“Mama, I left Prentice,” Shelly said out of the corner of her mouth as she rummaged for a lighter in her purse.

      “Why?” her mother asked.

      “He hit me,” Shelly said and took a long drag, the menthol burning and tingling in her throat.

      “Is that all?”

      “In the face, Mama,” Shelly said, louder.

      “I used to hit you when you were bad.” Shelly exhaled in a huff, the smoke curling away from the receiver.

      “Mama, I didn’t do anything wrong!” Shelly yelled, smoke still escaping her nostrils.

      “Well, what are you gonna do now? You ain’t got no money, and Prentice is just gonna be madder when he gets home and you’re not there.”

      “Don’t you tell him where I went,” Shelly said, inhaling harshly. Her mother only made a clucking noise with her tongue. “Mama, don’t!”

      “I won’t, then. How in the hell you gonna pay for a lawyer, Shelly?”

      “I’ll save up,” Shelly said quietly, flicking her ashes on the carpet. She eyed her savings jar and, thinking of how long it had taken her to accumulate the $417.39 it contained, even having managed to hide it from Prentice until this morning, when he’d found it a portion of it sealed and stuck in the reservoir of their toilet.

      “What the fuck is this, Shelly?” he’d yelled, brandishing the jar inches from her face. She had stared past the jar, past him.

      “It’s for my belly,” Shelly had said, turning back to the sink and trying to keep her voice steady. “I’m saving for some medicine.”

      “Shelly, we got better things to spend on than fixing your little scales,” Prentice said. “Just keep them covered up.” He started to laugh. When Shelly didn’t smile, he grabbed for the hem of her shirt and cocked his head to see the scales beneath, theatrically grimacing all the while. Shelly slapped his hand away and hissed, “What, like your drugs or your little girlfriends?”

      Then she was on the cold linoleum, eye-level with a dusty clump of hair. A throbbing bump already rising from her cheekbone into her vision, and Prentice was gone, along with the jar of money. She’d recovered her other stashes, numbly packed some clothes and the Smith & Wesson .357 Magnum her father had left to her, and driven away before she had planned beyond a stop for gas.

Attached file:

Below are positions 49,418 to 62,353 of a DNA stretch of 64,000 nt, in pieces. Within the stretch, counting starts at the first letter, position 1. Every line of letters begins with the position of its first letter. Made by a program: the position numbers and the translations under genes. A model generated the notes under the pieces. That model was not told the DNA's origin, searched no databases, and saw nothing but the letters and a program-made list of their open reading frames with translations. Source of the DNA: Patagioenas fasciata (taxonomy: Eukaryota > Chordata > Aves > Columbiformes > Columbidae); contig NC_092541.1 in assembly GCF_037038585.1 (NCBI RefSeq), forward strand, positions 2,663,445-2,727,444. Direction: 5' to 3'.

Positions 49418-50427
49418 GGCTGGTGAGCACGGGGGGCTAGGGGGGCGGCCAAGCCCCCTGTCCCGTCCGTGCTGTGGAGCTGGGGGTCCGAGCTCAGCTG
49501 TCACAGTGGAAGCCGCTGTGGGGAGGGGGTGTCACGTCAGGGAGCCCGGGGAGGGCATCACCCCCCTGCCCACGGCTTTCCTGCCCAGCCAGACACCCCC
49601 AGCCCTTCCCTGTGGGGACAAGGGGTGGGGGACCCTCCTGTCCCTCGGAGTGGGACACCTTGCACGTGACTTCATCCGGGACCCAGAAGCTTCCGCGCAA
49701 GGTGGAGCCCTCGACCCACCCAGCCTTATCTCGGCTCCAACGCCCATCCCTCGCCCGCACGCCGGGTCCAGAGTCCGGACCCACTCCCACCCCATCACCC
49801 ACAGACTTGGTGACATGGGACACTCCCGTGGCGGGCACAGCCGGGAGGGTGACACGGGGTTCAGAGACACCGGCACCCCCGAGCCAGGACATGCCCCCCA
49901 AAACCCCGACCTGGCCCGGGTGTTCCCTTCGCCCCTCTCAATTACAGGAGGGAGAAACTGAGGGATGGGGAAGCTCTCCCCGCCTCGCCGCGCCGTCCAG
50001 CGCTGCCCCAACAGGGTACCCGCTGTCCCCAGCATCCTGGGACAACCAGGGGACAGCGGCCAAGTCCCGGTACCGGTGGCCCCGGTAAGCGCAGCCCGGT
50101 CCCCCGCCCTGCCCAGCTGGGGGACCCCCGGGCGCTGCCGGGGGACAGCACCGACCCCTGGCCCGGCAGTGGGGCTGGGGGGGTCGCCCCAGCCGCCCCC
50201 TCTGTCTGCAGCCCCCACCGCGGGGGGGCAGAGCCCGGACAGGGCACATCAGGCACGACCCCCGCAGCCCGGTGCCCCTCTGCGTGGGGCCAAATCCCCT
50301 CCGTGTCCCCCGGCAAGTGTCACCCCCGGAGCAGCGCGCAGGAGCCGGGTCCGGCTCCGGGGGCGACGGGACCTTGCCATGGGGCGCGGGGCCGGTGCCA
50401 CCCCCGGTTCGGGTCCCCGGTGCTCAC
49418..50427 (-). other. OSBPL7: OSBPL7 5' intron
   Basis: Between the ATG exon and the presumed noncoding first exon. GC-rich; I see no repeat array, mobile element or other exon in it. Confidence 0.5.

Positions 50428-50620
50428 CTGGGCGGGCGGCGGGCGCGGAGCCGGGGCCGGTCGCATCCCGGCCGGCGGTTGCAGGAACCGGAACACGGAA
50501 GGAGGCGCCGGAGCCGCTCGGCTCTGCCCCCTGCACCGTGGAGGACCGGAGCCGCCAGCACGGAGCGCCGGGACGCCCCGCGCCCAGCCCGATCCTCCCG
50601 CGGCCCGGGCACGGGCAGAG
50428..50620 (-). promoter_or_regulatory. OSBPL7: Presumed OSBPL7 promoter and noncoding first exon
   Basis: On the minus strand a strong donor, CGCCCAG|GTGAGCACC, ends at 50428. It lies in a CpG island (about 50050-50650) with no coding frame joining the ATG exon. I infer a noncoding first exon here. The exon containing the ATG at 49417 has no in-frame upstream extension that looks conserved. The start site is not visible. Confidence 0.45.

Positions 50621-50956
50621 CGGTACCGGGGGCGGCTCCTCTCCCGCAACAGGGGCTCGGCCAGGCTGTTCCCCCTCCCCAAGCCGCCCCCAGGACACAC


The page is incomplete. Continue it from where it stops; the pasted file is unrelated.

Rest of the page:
Her mother’s loud, mirthless honk of a laugh and consequent lapse into a coughing fit interrupted Shelly’s thoughts. Shelly took another drag as she waited.

      “So he hits you sometimes. So what?” her mother wheezed. “You’re a big girl, Shelly, you can handle a few knocks to keep a roof over your head.”

      “Daddy never hit you, did he?” Shelly asked quietly, exhaling slowly.

      “No, he didn’t. He wasn’t that kind of man.” Shelly nodded but said nothing. Her mother sighed. “Look, honey, don’t leave Prentice.”

      “Why shouldn’t I?” Shelly was indignant. She took another drag.

      “You were lucky enough he’d already married you when your… your skin thing cropped up. Do you really think another man would have you?” Her mother’s voice was soft.

      “Mama, that is a terrible thing to say,” Shelly said robotically, unwilling to admit that even Prentice made her bandage her scales when they had sex.

      “Well, you called me, Shelly. And that is my advice to you.”

      “OK, Mama,” Shelly said and hung up before her mother could say anything else. She fell back onto the bedspread, took another drag and absentmindedly ran her hand over the psoriasis on her abdomen.

      Shelly sat up and smashed the cigarette into a Z, groaning a little as she thought of having to call her mother back and beg admission into her house when the money got low. Shelly leaned across the bed for the grapefruit juice; it was the only thing that made the aftertaste of the cigarettes go away. Shelly looked around for a cup and then realized with a dull amusement that there was nothing stopping her from drinking straight from the carton.